“My butterfly bush was so rangy last year. How can I get it to be fuller and to attract more butterflies?” Question from Diane of Newark, Ohio
Answer: Several things can cause butterfly bushes (Buddleia davidii, USDA Hardiness Zones 5-9) can have flowering and vigor troubles. Here are the main culprets.
Age: If your butterfly bush is an older specimen, it may be petering out. They are not the longest-lived shrubs, and as they age they often show less vigor and flowering. Many may only thrive for 10 or 20 years, or less. If it’s time to replant, I recommend that you try Proven Winner’s Lo & Behold®‘Blue Chip’ butterfly bush. It’s sterile, so it does not become invasive, and it blooms nonstop all summer with wands of purplish-blue that draw lots of butterflies. It is also more compact, at 2.5 to 3 feet high. (Click here to discover more sterile varieties.)
Light: Make sure your plants get full sun. Less light puts a damper on flowering.
Soil: Well-drained average soil is best for butterfly bushes. If your soil has drainage issues or is heavy, then you may need to move or replace your plant.
Pests: Various pests can reduce the vigor and flowering of butterfly bush. Tackling them early will help your plants perform better. (Click here to learn more about common pests.) Fortunately, butterfly bushes have few disease problems.
“I just moved into a new house and will be removing a butterfly bush. How much of the root ball do I need to remove so it doesn’t come back?” Question from MaryAnn of Portland, Oregon
Answer: Though beautiful, standard butterfly bush (Buddleiadavidii) tend to be very weedy and invasive, which is why gardeners often remove it. Remove the whole root system to make sure that it does not come back. The process will require sharp hand pruners or loppers, good garden gloves, and a sharp, heavy spade. Cut back all of the top growth, so you don’t have branches in the way when you start digging. Then dig deeply around the rootball, and pull it up when it’s fully loose. It should not be too difficult. Butterfly bushes don’t have very dense, deep root systems, so they are fairly easy to remove. Let me know if you want any ideas for replacements!
“What is the care for a butterfly bush in the spring? Mine is pretty old, and I always trim it back in the spring, but it isn’t yielding as many blossoms.” Question from Diane of Newark, Ohio
Answer: Start by pruning your shrub, if you didn’t the previous fall. I recommend that you wait until after the last frost of spring to prune buddleia back. When you do, hard-prune it back to 1-foot high. Buddleija should grow back quickly once the weather becomes warm, so don’t worry about cutting it back so severely. To encourage the best possible flowering, feed your shrub with bloom-boosting plant fertilizer (Proven Winners® Control-Release Fertilizer is a good choice).
If your shrub is old, you may opt for another tactic. Butterfly bushes often don’t live past 20 years, and some of the newer varieties can have even shorter lifespans. So, if your shrub has begun to lose gusto, consider planting a new one. Some of the best new varieties are available through Proven Winners. We recommend those in the Lo & Behold® and Miss series because they’re seedless and non-invasive, unlike other common varieties. When planting any new shrub, amend the planting soil with Black Gold® Garden Compost Blend to help it establish roots quickly.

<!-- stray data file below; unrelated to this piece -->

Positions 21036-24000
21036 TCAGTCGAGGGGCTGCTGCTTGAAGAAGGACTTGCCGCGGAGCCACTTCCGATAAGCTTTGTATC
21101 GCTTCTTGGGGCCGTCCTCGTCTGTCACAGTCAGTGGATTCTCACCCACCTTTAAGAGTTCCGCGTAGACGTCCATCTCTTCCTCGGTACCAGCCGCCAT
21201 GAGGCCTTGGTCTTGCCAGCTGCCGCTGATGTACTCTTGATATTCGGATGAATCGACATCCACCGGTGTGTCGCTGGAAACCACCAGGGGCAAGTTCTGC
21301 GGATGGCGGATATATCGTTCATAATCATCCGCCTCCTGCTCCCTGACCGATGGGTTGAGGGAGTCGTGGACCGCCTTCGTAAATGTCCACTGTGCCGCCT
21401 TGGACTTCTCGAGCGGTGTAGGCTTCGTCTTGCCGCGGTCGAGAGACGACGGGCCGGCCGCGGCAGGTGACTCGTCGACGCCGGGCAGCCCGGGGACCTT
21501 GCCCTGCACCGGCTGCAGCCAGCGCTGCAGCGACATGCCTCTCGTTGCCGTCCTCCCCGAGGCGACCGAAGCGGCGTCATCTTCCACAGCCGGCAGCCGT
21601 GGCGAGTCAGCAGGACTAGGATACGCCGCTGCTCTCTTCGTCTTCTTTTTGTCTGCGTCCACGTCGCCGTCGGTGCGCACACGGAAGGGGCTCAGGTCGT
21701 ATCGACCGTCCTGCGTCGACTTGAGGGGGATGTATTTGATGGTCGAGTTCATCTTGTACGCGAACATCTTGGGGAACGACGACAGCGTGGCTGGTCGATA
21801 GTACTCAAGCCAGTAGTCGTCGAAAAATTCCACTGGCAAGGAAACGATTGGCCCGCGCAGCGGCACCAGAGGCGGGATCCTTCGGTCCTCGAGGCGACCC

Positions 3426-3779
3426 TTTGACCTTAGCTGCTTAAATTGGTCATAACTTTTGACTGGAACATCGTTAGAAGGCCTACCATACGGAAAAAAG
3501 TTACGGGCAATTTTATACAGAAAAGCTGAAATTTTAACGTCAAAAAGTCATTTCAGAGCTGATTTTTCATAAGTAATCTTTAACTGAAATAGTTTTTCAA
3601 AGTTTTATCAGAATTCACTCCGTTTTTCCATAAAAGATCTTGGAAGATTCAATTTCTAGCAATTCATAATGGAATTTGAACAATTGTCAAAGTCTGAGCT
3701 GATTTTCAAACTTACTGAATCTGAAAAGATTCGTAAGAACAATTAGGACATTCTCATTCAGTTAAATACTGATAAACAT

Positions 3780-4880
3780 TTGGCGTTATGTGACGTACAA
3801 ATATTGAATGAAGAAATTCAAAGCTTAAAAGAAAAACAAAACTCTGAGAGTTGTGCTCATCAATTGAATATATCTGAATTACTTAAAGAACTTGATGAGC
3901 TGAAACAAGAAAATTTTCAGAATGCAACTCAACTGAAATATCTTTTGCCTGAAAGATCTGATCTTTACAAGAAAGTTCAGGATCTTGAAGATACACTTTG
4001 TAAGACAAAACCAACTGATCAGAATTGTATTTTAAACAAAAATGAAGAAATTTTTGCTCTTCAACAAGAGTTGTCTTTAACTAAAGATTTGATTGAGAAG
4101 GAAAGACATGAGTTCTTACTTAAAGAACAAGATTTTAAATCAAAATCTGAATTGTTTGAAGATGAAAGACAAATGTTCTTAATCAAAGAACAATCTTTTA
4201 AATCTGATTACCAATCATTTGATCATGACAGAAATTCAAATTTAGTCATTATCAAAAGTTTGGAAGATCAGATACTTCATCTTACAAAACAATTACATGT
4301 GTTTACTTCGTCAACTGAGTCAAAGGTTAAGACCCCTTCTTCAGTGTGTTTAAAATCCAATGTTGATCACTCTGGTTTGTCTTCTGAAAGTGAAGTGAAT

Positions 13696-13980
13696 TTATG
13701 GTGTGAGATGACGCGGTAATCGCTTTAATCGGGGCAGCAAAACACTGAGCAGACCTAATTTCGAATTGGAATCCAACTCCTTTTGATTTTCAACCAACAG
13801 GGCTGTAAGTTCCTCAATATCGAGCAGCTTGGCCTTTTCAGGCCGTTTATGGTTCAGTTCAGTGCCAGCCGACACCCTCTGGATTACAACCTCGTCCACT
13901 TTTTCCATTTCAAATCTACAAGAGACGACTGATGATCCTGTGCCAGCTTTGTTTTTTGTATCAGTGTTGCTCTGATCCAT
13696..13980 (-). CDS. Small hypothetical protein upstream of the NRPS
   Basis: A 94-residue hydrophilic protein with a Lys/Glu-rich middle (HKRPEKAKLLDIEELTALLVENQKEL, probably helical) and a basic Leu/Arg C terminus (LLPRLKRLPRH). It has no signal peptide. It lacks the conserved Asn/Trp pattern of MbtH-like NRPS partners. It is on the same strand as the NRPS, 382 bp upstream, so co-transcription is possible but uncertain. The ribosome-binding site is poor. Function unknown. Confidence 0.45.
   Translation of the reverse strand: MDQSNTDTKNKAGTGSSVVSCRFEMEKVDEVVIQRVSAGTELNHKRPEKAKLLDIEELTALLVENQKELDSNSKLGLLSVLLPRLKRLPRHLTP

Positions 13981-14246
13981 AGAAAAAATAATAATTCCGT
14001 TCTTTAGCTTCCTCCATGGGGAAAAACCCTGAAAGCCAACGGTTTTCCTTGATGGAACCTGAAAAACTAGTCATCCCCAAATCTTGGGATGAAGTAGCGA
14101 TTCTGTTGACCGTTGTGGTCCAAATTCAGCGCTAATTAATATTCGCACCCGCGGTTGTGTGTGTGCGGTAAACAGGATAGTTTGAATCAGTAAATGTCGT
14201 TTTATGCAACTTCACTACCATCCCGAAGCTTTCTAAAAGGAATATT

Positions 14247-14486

“When is the best time to prune Buddleia?” Question from Angie of Fort Bragg, California
Answer: In your coastal Mendocino County location, I would cut your butterfly bush (Buddleia spp.) back when your cool, wet winter hits. Butterfly bush does not look its best when chillier temperatures hit, even though it remains evergreen to semi-evergreen where you live, so prune it back by 1-2 feet once it stops blooming well, and its leaves start to flag. This will also make your garden look tidier during the chillier months and result in a more compact shrub. And, because it blooms on new wood and grows post-pruning quickly, you can feel confident that the shrub and flower buds will not be harmed.
Another factor is that butterfly bush self-sows prolifically and is considered invasive in your area. Pruning it back and removing its old buds before seedset will also reduce the chance of spread in your garden and beyond.
“What’s the best way to care for my butterfly bush, now that all the flowers are gone? I usually cut it all the way back in the spring, which usually makes for a beautiful bush throughout the summer. This year, not so much. It was not very full, although it did grow quite tall. Should I be doing something to it in the fall?” Question from Diane of Newark, Ohio
Answer: If you trim the seed heads off of your butterfly bush (Buddleia hybrid) now, you may get a new flush of flowers before season’s end, if the weather stays moderately warm. So, don’t give up on your shrub so early. There are lots of migrating monarchs that still need food for their travels.
Butterfly Bush Pruning Time
There are different fields of thought regarding buddleia pruning time. Some say late spring; others say it does not matter. In my experience, when you hard-prune it back (I generally prune mine back to 1 foot) depends on your hardiness zone. I have pruned mine back in both spring and fall with no difference in summer performance, but my USDA Hardiness Zone 7 garden is milder than yours. So, for your Zone 6 garden, I recommend that you wait until after the last frost of spring to prune buddleia back.
Butterfly Bush Fertilization
For top flowering performance, I recommend that you feed your shrub with bloom-boosting plant food. It should also get full sun for most of the day. Butterfly bushes often don’t live past 20 years, and some of the newer varieties can be shorter-lived. This must also be taken into consideration.